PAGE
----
Constitution Ignore it Revise it Abide by it Lip service Devoted to it Devoted to it
Parliament No seats yet High esteem reflected in its SONA ejections High esteem An inconvenience – keep all voting out in the open High esteem – stay in power but give it some teeth High esteem reflected in its SONA walk-outs
Judiciary Contempt Esteem by its use of the courts and demand of secret No-confidence vote Esteem Lip-service Esteem for balance of powers Constantly using courts to defend democracy including MPs voting in secret
Malfeasance & waste Andile was recruited by the Guptas to write about WMC Tough talk – claim to have shed the DNA inherited from the ANC Tough talk indicating zero tolerance Culture of looting Supra, Abrahams, Ntelemeza and Bhengu are down…Zondo is on a roll Zero tolerance – send them to jail
Civil society Intolerant Collaboration based on a common enemy Respect for this social space So-called “dangerous NGOs” Respect for this social space Collaborators (e.g. friends of the court)
Trade unions Urban work force may not really want farm land Supports unions that leave the ANC The foundation stones – urban, middle class Divisive (half the unions have left) Wants to keep the “broad church” status quo Labour should be part of Business sector, not in government
Trending Are rural, land issues really predominant? No track record at all in governance Ready to contest elections alone Despotic democracy Starting to talk tough Disciplining Zille and de Lille indicates a shift of internal power

Assuming that both the DA and the EFF will continue to grow their “market-share” in the 2019 elections, then the ANC will be caught in this squeeze. This will put even more pressure on its Identity Crisis, and may result in a split. Perhaps only a split of allegiances, not a formal divorce? Maybe the ANC factions can still live together in Luthuli House, while sleeping in different bedrooms?

The prospects of a Red-Blue alliance are dimming as the DA challenges the removal of Trollip as mayor of NMB. And as world opinion may be shifting to sympathise with the white African tribe – that could soon become South Africa’s Rohingya.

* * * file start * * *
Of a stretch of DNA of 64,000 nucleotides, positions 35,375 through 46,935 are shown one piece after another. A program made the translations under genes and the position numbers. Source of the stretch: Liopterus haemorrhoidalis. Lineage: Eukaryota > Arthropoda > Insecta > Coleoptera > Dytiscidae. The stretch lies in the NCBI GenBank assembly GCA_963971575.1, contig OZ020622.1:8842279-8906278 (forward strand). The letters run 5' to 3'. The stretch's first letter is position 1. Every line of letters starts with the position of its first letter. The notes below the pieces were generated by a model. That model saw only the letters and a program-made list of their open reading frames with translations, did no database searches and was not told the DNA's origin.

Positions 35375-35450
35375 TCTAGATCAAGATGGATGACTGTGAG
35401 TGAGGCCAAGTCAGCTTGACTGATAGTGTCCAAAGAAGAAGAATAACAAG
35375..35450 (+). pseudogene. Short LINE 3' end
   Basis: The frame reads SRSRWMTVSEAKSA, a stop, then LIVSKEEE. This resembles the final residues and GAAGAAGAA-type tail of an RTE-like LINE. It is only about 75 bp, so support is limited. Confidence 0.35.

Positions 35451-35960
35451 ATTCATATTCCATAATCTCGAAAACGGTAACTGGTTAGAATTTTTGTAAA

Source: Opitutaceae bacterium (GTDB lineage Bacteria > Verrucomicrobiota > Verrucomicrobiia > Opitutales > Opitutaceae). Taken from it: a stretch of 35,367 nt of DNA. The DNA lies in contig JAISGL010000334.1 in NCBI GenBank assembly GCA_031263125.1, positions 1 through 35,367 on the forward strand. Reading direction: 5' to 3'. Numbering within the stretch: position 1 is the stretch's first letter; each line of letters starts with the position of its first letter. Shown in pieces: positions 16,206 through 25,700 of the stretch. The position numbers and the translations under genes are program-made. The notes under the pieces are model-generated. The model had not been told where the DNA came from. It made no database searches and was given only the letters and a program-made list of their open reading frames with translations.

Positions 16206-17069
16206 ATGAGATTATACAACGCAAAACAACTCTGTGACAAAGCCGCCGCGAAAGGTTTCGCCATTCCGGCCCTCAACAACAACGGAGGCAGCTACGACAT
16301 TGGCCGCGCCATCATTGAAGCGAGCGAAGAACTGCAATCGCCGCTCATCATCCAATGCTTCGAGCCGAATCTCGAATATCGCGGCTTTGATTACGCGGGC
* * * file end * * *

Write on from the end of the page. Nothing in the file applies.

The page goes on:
Read also: Race on for 2019 vote: Three alliances are emerging – Blue, Yellow and Red

Instead of joining the coalitions after the 2014 municipal elections and getting some hands-on experience at governance, the EFF stayed aloof and is now shuffling the deck, so to speak. This could cost them dearly in 2019 as voters see them as inexperienced power-mongers. They have achieved their objective of getting Land Reform onto the front burner. But now they look a bit redundant as the inertia of public and world opinion starts to harden around them.

Read also: All aboard SA’s gravy train – the business of politics; Graham Sell

Parties like IFP and COPE are just not going to buy into a radical Red leftist agenda. It is a mistake to think that most citizens think like that. They will vote for stability and experience. Changing the Constitution is no longer a prerequisite, which empties a lot of EFF’s assumptions about its own self-importance. It has become a legend in its own mind. It certainly does represent a minority of voters, but just that – a minority. Its treachery in turning on the anti-ANC coalitions will not sit well with many voters. By far the majority of citizens do not want those looters and plunderers back in power, at least until Project Re-capture has fully succeeded.

  • Chuck Stephens, Executive Director, Desmond Tutu Centre for Leadership.